For the second stage, the sponsor can define the allocation rules of patients to different doses depending on the results of the first stage (Fig 2). The rule displayed in Figure 2 is used to define upfront a set of dose-response scenarios. Given the interim data, the statistical algorithms will evaluate which of the scenarios is closest to the observed data. Based on these results, the algorithms will select the most informative allocation for the next stage. The scenario based-rule is a very valuable approach, both for design discussions as well as for the execution of the study design.

In ADDPLAN DF, the sponsors can choose which dose-response models to use for the actual data analysis (Fig 3) and for the generation of simulation data. The models for the data analysis will be used for interim modelling and testing and can also guide adaptive allocation rules when using adaptive optimal designs (D-optimality) or best-intention designs, which will increase patient allocation to the estimated optimal doses.

The simulation functionality of ADDPLAN DF will evaluate the proposed adaptive study designs under all specified simulation models for a range of different effect scenarios, providing an extensive output describing the quality of the design. This will support further fine-tuning of the adaptive design to improve the study design for an optimal Phase III dose selection.

Figure 1

Figure 1. Design Stage 1 will use three equal-sized treatment arms, doses 1, 5, and 9. The study will be stopped for futility if the benefit at both doses 5 and 9 is significantly below 5 units (at α=10%).

Figure 2

Figure 2. The sponsor can set up multiple scenarios that would lead to different treatment selections in stage 2 depending on the results of the first stage. In this example, the sponsor targets an allocation to the top doses, in case that first stage data is close to the specified exponential shape.

Figure 3

Figure 3. The sponsor can choose which dose-response models to use for the actual MCPMod analysis and how to weight these models when using model-averaging techniques or adaptive optimal designs.

You also introduced new features for feasibility checks when considering an adaptive design for a trial, as well as for recruitment planning. How do these new features streamline early decision-making about the relevancy and utility of adaptive designs for a given clinical trial?

Specifying the design of an adaptive trial and simulating the study is sometimes a time-consuming process. One way to optimise the process is to work in the following order:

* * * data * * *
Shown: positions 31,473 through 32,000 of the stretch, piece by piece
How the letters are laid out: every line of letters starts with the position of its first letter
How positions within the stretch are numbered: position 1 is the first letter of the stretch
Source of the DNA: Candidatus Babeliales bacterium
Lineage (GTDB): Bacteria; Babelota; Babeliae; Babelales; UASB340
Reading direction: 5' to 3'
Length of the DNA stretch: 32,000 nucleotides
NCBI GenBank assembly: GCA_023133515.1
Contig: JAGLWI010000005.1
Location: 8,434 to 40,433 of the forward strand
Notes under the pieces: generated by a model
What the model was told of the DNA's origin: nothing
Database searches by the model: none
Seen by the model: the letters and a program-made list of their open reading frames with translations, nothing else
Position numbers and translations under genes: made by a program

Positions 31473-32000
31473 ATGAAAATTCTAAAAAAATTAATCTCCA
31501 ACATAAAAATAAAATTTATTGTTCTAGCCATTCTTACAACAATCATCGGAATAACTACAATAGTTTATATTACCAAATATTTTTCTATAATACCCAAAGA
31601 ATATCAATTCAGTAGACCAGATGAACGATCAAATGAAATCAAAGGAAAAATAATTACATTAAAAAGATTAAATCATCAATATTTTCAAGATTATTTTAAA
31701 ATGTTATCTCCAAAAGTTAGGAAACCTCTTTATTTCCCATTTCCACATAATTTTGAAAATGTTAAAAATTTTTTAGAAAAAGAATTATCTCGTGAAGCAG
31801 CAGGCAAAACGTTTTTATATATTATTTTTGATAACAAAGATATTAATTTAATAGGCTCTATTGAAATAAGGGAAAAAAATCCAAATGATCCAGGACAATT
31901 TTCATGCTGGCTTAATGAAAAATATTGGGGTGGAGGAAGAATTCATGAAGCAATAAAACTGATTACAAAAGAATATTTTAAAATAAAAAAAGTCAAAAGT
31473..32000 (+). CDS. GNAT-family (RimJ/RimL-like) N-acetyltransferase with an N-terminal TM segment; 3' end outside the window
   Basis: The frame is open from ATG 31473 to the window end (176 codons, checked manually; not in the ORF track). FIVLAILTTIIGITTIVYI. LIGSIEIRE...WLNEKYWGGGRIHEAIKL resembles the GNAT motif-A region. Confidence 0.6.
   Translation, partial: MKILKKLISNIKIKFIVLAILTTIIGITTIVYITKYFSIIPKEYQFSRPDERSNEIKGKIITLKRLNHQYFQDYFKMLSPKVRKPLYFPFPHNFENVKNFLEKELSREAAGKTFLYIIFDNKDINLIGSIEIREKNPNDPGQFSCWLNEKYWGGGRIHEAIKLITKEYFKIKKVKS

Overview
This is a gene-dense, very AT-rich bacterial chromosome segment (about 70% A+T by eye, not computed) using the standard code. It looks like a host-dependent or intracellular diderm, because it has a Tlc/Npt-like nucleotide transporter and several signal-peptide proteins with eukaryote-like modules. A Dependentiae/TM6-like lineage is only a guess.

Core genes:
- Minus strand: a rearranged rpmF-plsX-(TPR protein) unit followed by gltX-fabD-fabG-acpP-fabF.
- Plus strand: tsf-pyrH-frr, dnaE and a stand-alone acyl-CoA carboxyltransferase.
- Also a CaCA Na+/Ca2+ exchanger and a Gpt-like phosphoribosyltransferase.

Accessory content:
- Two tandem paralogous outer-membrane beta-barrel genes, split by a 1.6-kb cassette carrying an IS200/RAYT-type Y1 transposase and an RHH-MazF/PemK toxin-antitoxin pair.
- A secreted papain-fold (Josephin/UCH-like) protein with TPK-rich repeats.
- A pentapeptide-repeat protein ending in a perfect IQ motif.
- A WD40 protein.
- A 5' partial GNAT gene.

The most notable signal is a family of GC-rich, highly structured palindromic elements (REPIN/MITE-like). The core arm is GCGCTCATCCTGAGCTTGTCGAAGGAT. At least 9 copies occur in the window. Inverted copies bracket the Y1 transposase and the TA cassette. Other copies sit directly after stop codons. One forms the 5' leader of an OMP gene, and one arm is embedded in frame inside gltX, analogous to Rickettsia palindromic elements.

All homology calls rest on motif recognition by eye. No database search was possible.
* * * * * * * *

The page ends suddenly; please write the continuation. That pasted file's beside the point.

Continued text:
1. Test the feasibility of an adaptive study design.
  2. Evaluate potentially relevant adaptive designs using a small number of simulations.
  3. For the best performing candidate adaptive designs, increase the number of simulations for a more refined insight into operating characteristics and further fine-tune these designs.

Sponsors can quickly evaluate the feasibility of the adaptive approach using the recruitment functionality. In cases where the study population will be recruited quickly for indications with a long-term endpoint, the application of adaptive designs can be operationally infeasible. This is because, if all patients are already enroled in the study prior to the first interim analysis, there is no opportunity to adapt the study design following the interim analysis, and therefore it loses most of its value.

This issue could be circumvented by decelerating or interrupting the recruitment process prior to the interim analysis, what could introduce additional logistical problems introducing potentially operational bias. Short-term endpoints, which reliably predict the long-term endpoints frequently do not exist, such that it will be difficult to predict the study outcome. In this situation, an interim analysis will be of limited value. While an interim analysis may allow for predictive simulations and guide early development preparations for following Phase III studies, it will not be possible to meaningfully adapt the study at hand. Before spending time optimising adaptation rules, the sponsor should verify whether there are actually any patients available to apply these adaptations to.

The ADDPLAN DF recruitment functionality resolves this issue by estimating the number of patients enroled in each stage of the study, and defining how the interim analyses should be timed, using flexible probabilistic models on the recruitment rates and the number of sites in different regions. This functionality supports the determination of operationally feasible and efficient study designs – with and without interim analyses.

Learn more about ADDPLAN DF or download the ADDPLAN white paper.